The Rev. Joseph Peters-Mathews
Proper 19, B
St. Joseph-St. John, Lakewood
16 September 2018
In the name of the Crucified and Resurrected Christ. Amen.
This is a great text!
It has so much!
Jesus asks the disciples,
“Who do people say that I am?”
They give a host of answers,
Peter gets it right
but Jesus says “Don’t talk about me.”
Then Jesus predicts his own death for the first time
and Peter says that it can’t happen.
Then Jesus tells the crowd
that following him means taking up a cross,
dying to the way life has existed.
There’s a lot going on this week!
I tend to not have three point sermons,
but I think today lends itself to one,
particularly as we find ourselves in financial crisis
asking ourselves what following Jesus looks like.
Our passage starts today
with just Jesus and the disciples.
Jesus asks “Who do people say that I am?”
The disciples have heard people talking about Jesus.
Some say that he’s John the Baptizer,
a rowdy prophet who got attention
said that religious leaders were a brood of vipers
and told crowds of strangers that they needed to repent.
Others say that Jesus is Elijah,
a prophet and miracle worker who didn’t die
and who insisted on worshipping the God
of Abraham, Isaac, and Jacob.
Others say some other prophet.
Jesus asks who the disciples say he is,
and Peter says the Messiah,
the anointed one,
the one come to free Israel and humanity.
In following Jesus our savior
it's important for us to remember
that Jesus is the savior.
If we are to have revival and revitalization
like those led by John the Baptizer and Elijah,
we will need to ask
“Who do people say that we are?”
And we’ll have to ask “Who do we say that we are?”
The crowds didn’t know who Jesus was,
but he did —
and Peter understood it too…
at least to a point.
Because that’s where things take a turn.
This is the first time in Mark’s gospel
that Jesus tells the disciples he’s going to die
and that after he dies he’ll be raised from the dead.
“He said all this quite openly,”
as the text says.
When Peter said that Jesus was the Messiah,
he wasn’t looking for someone to die
and maybe come back to life.
He was looking for someone to stir things up
maybe get rid of the Roman oppressors.
Peter can’t imagine a savior
who is going to die.
Jesus rebukes Peter
for his lack of imagination.
This is one of the most well-known passages
in the New Testament.
Jesus calls Peter Satan,
Jesus rebukes Peter for
“Setting his mind not on divine things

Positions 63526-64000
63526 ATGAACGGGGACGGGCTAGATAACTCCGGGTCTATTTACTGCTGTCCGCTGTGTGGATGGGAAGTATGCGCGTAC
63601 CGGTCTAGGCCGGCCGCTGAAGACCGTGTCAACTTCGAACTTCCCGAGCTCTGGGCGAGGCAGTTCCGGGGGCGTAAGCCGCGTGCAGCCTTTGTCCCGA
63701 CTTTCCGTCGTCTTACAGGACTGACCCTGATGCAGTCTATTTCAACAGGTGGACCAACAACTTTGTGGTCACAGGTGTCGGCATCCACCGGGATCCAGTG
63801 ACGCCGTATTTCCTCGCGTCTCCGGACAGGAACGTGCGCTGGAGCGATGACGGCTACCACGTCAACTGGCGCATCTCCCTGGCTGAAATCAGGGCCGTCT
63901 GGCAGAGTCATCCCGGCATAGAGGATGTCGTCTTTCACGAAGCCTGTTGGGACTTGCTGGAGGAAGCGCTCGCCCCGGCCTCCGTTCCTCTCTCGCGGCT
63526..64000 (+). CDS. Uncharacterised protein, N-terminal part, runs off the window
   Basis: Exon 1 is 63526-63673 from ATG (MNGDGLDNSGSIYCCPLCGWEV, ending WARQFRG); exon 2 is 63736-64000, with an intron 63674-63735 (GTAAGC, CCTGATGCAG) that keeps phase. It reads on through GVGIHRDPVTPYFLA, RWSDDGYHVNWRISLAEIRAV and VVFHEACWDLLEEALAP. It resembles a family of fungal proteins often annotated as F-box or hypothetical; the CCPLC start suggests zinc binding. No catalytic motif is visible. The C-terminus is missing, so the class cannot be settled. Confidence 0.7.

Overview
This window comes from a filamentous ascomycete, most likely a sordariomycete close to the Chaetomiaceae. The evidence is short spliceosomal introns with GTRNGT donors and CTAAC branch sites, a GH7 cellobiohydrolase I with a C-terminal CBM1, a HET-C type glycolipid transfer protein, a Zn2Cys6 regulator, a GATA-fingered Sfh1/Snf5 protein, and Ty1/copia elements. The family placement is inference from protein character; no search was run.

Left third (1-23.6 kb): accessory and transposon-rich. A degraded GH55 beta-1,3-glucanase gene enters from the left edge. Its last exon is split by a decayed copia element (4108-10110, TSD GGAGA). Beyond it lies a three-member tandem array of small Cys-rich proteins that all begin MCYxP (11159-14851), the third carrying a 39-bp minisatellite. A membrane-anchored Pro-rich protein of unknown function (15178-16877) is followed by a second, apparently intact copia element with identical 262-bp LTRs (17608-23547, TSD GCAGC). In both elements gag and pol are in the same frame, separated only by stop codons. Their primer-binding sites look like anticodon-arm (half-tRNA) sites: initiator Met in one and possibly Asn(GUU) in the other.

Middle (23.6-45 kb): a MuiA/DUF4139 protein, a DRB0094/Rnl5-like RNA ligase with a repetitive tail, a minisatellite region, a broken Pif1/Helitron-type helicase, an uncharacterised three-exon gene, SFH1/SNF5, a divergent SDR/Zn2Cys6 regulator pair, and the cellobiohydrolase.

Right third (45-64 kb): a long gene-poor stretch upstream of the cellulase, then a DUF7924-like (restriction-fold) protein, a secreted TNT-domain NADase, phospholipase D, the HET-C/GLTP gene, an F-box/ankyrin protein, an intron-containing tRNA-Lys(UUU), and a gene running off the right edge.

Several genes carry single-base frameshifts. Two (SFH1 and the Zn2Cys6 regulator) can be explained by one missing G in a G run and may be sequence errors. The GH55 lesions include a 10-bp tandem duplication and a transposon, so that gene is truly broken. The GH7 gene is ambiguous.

but on earthly things.”
Peter is so focused on his friend,
one the person he’s gotten to be familiar with,
on his comfort in how things are
that he challenges the person he just called Messiah.
Jesus is having none of it,
knowing why he’d come to earth
and knowing that his mission included death --
For us following Jesus in Lakewood in the 21stCentury
we need to wonder how much our minds
are focused on earthly or heavenly things.
Following Jesus in 2018
means asking what’s best not only for us
but for the whole of the church
and for the whole of the community.
It’s asking if we’re sticking to what we know as familiar
or willing to go new places.
That’s where the third part of our text
overlaps with a third piece of work we have.
After telling just his closest followers
that he will die and be raised in three days
Jesus tells everyone that if they want to follow him
they will have to die to the ways they live.
“If any want to become my followers,
let them deny themselves
and take up their cross and follow me.
For those who want to save their life will lose it,
and those who lose their life for my sake,
and for the sake of the gospel, will save it.”
At Mass in the Grass I preached
that following Jesus leads one place.
Jesus tells us where that is today:
taking up a cross,
like he did on the road to Calvary,
Following Jesus right now for us
will mean dying to something,
one way or another.
It will definitely mean dying
to barely making payroll and paying bills.
It may mean dying to not pledging
It must mean dying to
not inviting those we know and encounter to join us at church.
Having experienced the resurrected Christ,
finding new life in this body and at this table,
feasting on Christ’s body
we will have to share that Good News with others.
“For those who want to save their life will lose it,
and those who lose their life for my sake,
and for the sake of the gospel,
will save it.”
How do we need to die,
so that we might find resurrection life? Amen.